Editor's Note: The opinions expressed here are those of the author. They do not reflect EPA policy, endorsement, or action, and EPA does not verify the accuracy or science of the contents of the blog.

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Time to Recycle, MTA

A woman reaches out for a newspaper in front of the Astor Place Station in the East Village before heading down the stairs for her morning subway commute.

By Donna Somboonlakana

New York City, with its magnificent people, structures and convenient transportation system, is in need of recycling bins for glass, plastic, cans and paper, just about everywhere.  The Metropolitan Transit Authority (MTA) has the ultimate opportunity to make significant improvements in the way everyone views and manages the waste we all generate each day by living and working in NYC.  In an effort to create a more pleasant environment for everyone, the MTA could easily reduce enormous amounts of waste, produce green jobs, generate income, and make NYC a more livable city by simply placing recycling bins onto the platforms…what an incredible thought!  So, how can we get the MTA to give us a recycling program?

A recycling program appears to work best when there is a continuous supply of recyclable material.  In 2010, the annual ridership on the NYC subway systems was 1.6 billion people. I say that is a match! I understand that change is a hard thing to do, but sometimes it pays off. I made a simple commuting change when I first began working for EPA 21 years ago which resulted in my saving over $40,000.  Born, raised and still residing in New Rochelle, I used to take Metro North, then take the 4 or 5 subway to work.  Now, I drive only one extra mile to the Bronx, park for free and take the 5 train all the way downtown without having the stress of rushing to catch another train. Sweet. More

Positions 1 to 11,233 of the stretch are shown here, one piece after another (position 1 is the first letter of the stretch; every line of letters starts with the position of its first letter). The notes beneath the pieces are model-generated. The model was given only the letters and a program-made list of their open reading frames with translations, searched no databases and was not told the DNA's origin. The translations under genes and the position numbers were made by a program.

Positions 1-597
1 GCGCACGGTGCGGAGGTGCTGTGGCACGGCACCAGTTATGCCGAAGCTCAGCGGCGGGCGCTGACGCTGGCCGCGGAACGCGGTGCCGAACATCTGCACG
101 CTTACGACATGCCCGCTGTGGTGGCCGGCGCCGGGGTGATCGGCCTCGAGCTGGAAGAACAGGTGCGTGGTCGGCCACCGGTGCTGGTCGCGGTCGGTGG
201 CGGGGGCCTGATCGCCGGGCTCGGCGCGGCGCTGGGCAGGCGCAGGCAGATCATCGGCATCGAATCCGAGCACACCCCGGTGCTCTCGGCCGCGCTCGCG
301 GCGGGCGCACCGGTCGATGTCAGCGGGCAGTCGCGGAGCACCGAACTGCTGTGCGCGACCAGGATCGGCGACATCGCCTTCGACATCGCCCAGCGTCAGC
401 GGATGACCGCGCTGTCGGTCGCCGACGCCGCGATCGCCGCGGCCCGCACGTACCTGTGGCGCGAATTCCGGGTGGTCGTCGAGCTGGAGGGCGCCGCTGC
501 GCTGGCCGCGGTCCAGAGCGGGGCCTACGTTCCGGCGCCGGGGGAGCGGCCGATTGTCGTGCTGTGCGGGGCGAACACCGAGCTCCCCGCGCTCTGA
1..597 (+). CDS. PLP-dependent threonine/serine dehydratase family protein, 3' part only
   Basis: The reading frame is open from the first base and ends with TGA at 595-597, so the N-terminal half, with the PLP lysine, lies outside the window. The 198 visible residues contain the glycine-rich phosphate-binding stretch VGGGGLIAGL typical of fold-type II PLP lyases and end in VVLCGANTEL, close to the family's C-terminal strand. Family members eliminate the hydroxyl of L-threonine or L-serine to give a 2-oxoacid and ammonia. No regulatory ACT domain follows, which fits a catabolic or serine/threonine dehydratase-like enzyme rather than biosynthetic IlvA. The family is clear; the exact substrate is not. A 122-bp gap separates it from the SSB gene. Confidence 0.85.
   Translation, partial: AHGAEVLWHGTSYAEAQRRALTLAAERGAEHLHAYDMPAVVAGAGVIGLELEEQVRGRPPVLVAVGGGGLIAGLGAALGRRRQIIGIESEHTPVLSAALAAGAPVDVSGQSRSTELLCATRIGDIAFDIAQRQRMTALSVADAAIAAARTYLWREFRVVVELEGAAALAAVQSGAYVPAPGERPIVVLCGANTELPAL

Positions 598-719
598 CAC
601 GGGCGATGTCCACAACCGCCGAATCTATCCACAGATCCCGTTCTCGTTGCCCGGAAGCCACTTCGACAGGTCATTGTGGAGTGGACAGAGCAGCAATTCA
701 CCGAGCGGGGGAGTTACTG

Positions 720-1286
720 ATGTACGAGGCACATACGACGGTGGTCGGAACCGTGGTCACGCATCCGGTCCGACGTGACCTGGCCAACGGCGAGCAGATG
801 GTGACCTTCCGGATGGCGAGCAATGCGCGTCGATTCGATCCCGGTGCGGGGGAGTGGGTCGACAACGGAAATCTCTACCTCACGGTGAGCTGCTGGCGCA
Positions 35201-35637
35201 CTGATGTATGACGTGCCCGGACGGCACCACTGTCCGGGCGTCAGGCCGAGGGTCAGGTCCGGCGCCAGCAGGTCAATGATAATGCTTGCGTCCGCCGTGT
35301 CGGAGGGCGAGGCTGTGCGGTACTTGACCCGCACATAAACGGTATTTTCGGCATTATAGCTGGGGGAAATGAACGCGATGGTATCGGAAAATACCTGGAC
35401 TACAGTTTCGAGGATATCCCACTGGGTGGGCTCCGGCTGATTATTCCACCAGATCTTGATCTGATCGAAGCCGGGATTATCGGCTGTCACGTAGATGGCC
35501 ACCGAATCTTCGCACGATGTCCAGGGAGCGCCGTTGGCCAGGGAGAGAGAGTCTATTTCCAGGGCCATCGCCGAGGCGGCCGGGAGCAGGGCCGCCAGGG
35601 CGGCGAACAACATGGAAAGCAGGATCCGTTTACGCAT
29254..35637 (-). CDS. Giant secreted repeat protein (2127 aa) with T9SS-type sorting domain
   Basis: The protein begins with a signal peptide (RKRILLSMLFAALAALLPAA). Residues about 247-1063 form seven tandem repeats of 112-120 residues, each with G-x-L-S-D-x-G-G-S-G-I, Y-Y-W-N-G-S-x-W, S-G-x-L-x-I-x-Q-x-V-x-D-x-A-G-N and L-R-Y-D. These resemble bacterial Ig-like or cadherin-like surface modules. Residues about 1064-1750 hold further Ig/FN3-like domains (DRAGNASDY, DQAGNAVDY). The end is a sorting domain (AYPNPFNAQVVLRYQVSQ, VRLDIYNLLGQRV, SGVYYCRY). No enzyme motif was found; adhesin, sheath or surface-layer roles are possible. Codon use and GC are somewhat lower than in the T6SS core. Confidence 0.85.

Editor's Note: The opinions expressed here are those of the author. They do not reflect EPA policy, endorsement, or action, and EPA does not verify the accuracy or science of the contents of the blog.

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Green Offices

By Lina Younes